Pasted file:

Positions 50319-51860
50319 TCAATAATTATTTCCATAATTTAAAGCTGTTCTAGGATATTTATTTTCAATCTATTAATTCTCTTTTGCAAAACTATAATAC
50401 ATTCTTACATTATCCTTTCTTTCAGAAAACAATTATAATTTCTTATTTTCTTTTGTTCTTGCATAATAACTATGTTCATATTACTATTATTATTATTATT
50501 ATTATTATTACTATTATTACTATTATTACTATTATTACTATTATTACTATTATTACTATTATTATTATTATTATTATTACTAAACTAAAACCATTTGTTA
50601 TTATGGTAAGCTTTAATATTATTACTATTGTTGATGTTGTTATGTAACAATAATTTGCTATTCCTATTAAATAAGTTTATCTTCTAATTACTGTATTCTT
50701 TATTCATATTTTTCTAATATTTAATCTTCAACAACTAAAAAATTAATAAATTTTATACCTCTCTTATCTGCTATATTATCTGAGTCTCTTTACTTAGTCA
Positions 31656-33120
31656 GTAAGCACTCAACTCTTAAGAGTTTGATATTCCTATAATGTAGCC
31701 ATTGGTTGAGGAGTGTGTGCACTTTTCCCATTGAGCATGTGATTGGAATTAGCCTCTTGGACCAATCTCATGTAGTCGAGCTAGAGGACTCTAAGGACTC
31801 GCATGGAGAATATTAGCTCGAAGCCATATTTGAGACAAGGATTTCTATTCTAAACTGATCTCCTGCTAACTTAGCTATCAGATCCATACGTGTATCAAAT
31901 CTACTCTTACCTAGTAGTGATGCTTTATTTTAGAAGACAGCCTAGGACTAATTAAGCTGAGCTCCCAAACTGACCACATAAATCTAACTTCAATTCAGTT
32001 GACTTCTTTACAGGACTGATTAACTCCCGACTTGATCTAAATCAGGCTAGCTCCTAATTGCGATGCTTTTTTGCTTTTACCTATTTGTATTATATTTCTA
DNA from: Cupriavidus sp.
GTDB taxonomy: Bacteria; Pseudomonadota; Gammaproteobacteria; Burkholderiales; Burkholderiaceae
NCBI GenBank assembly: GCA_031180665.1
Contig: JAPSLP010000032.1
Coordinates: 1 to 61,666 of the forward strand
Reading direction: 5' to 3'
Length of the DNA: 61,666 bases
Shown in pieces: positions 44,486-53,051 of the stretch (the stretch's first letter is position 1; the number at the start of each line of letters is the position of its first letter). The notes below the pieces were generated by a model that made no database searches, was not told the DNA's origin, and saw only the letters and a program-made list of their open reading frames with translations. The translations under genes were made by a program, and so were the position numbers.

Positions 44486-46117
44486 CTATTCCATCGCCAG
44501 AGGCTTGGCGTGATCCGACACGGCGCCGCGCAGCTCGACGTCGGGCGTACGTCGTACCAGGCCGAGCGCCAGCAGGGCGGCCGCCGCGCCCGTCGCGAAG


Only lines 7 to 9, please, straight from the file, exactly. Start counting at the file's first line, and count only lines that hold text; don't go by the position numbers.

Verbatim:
Positions 31656-33120
31656 GTAAGCACTCAACTCTTAAGAGTTTGATATTCCTATAATGTAGCC
31701 ATTGGTTGAGGAGTGTGTGCACTTTTCCCATTGAGCATGTGATTGGAATTAGCCTCTTGGACCAATCTCATGTAGTCGAGCTAGAGGACTCTAAGGACTC